Griffin, Catherine. (2013). European Satellite Confirms Arctic Ocean is on Thin Ice, Global

Warming Strikes Again. Science World Report. Retrieved February 15, 2013, from

Keteylan, Armen. (2011). Oil & gas industry spills happen “all the time.” CBS News.

Retrieved February 14, 2013, from

Koring, Paul. (2013). Proposed Arctic Council treaty on oil spills “useless,” Greenpeace says.

The Globe and Mail. Retrieved February 15, 2013, from

Latham, Mark A. (2011). Five Thousand Feet and Below: The Failure to Adequately Regulate

Deepwater Oil Production Technology. Environmental Affairs, 38(2), 343-367.

National Wildlife Federation. (2012). How Does the BP Oil Spill Impact Wildlife and Habitat?

Retrieved February 14, 2013, from

Pinckard, Cliff. (2013). Natural gas fracking brings promises of energy abundance…or environmental doom (poll). Retrieved February 15, 2013, from

Ramseur, Jonathan. (2012). Oil Spills in U.S. Coastal Waters: Background and Governance.

Congressional Research Service. Retrieved February 14, 2013, from

Reuters. (2013). Arctic nations’ oil spill plans too vague, say environmentalists. The Guardian.

Retrieved February 15, 2013, from

Spence, David B. (2013). Federalism, Regulatory Lags, and the Political Economy of Energy

Production. University of Pennsylvania Law Review, 161(2), 431-508.

The New York Times. (2012). Settlement on Spill. Retrieved February 15, 2013, from

The White House. (2012). Expanding Safe and Responsible Oil Production While Investing in the Future. Retrieved February 15, 2013, from

U.S. Energy Information Administration. (2013). Frequently Asked Questions: How much natural gas is consumed (used) in the U.S. How much oil does the United States consume per year? Retrieved February 14, 2013, from

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Join us for the best experience while seeking writing assistance in your college life. A good grade is all you need to boost up your academic excellence and we are all about it.

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Academic Writing

We create perfect papers according to the guidelines.

Professional Editing

We seamlessly edit out errors from your papers.

Thorough Proofreading

We thoroughly read your final draft to identify errors.


Delegate Your Challenging Writing Tasks to Experienced Professionals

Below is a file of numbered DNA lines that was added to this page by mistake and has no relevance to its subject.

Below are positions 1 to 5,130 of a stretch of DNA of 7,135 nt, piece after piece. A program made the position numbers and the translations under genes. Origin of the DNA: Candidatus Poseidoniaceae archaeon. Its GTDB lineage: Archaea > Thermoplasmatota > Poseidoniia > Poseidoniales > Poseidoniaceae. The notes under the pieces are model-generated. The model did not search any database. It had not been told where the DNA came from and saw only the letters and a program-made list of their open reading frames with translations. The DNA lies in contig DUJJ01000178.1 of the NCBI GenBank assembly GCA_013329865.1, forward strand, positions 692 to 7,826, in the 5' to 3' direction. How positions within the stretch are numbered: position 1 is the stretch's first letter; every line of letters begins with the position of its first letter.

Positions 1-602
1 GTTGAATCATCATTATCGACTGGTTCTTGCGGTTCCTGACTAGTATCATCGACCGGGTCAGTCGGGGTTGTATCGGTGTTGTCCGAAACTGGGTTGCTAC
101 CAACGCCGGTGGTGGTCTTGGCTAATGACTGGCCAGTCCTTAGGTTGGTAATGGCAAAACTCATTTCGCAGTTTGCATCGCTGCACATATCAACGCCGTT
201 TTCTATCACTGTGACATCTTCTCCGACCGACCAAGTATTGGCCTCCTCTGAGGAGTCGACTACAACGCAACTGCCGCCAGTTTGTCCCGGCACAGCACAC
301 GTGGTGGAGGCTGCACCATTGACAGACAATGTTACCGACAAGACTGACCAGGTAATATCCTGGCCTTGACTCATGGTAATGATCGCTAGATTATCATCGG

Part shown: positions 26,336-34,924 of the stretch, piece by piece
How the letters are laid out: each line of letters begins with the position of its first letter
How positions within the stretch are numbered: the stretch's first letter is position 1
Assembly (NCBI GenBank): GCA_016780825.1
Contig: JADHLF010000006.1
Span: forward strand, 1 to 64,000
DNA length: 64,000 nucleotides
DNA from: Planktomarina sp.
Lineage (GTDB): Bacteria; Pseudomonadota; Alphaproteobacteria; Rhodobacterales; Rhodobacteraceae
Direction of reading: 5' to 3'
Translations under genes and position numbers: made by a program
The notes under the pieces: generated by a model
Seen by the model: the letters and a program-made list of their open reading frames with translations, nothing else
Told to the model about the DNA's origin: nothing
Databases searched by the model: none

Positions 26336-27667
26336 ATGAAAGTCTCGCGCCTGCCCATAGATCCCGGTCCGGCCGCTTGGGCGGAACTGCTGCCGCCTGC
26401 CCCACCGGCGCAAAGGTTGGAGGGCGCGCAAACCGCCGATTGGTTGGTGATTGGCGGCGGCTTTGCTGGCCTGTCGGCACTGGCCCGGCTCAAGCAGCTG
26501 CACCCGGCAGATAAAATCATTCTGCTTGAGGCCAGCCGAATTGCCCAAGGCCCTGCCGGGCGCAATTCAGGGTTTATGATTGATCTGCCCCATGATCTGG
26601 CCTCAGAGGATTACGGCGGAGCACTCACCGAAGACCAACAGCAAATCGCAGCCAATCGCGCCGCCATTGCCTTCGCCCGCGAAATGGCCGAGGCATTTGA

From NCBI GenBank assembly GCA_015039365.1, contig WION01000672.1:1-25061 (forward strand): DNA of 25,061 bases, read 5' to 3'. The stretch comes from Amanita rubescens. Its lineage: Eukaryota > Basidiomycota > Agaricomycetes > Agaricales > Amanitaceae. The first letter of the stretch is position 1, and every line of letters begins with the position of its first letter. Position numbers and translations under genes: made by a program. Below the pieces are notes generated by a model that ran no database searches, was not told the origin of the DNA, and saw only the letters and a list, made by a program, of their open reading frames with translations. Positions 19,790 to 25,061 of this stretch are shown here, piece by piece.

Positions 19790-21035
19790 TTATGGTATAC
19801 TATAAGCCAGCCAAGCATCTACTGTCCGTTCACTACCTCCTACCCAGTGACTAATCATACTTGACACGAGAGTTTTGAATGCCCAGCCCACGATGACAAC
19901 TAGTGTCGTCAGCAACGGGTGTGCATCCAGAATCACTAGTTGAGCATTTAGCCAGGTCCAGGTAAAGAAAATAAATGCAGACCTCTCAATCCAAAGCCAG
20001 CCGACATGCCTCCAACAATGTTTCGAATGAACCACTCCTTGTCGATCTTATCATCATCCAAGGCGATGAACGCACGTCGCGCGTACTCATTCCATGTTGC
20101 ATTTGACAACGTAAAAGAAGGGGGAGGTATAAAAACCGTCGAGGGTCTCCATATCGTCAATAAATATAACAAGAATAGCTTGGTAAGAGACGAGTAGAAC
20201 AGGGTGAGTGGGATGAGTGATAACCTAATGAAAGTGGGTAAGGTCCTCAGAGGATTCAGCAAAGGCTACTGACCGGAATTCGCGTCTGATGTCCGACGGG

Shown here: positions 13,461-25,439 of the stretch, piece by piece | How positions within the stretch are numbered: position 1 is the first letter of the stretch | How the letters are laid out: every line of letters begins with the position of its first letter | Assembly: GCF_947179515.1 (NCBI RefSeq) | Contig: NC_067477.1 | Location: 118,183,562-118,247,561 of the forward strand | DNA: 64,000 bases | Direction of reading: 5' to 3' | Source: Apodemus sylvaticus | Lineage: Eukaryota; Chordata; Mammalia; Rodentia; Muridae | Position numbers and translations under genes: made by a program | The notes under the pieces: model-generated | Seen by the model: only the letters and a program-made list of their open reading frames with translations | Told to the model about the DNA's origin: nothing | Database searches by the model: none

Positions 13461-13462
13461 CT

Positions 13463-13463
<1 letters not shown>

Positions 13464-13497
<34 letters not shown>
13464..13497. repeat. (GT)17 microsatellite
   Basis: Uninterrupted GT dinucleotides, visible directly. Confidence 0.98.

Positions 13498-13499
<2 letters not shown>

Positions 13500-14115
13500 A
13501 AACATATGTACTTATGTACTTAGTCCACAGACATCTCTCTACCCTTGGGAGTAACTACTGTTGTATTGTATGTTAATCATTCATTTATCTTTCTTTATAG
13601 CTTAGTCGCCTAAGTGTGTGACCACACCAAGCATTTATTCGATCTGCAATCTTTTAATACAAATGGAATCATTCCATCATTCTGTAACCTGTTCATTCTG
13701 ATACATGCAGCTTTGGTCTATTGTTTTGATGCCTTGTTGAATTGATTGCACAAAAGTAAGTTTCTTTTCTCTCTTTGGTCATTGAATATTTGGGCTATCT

Work with ultimate peace of mind because we ensure that your academic work is our responsibility and your grades are a top concern for us!

Check Out Our Sample Work

Dedication. Quality. Commitment. Punctuality

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Thesis/Thesis chapter
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creating a Code of Conduct
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Research paper
Week 1 Journal Assignment
Undergrad. (yrs 3-4)
Human Resources Management (HRM)
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Research paper
Cultural Intelligence Presentation
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Research paper
Communicable Disease
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Research paper
Mental health
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Essay (any type)
Personalized Glossary of Research and Assessment Terms
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It May Not Be Much, but It’s Honest Work!

Here is what we have achieved so far. These numbers are evidence that we go the extra mile to make your college journey successful.


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We have the most intuitive and minimalistic process so that you can easily place an order. Just follow a few steps to unlock success.

See How We Helped 9000+ Students Achieve Success


We Analyze Your Problem and Offer Customized Writing

We understand your guidelines first before delivering any writing service. You can discuss your writing needs and we will have them evaluated by our dedicated team.

  • Clear elicitation of your requirements.
  • Customized writing as per your needs.

We Mirror Your Guidelines to Deliver Quality Services

We write your papers in a standardized way. We complete your work in such a way that it turns out to be a perfect description of your guidelines.

  • Proactive analysis of your writing.
  • Active communication to understand requirements.

We Handle Your Writing Tasks to Ensure Excellent Grades

We promise you excellent grades and academic excellence that you always longed for. Our writers stay in touch with you via email.

  • Thorough research and analysis for every order.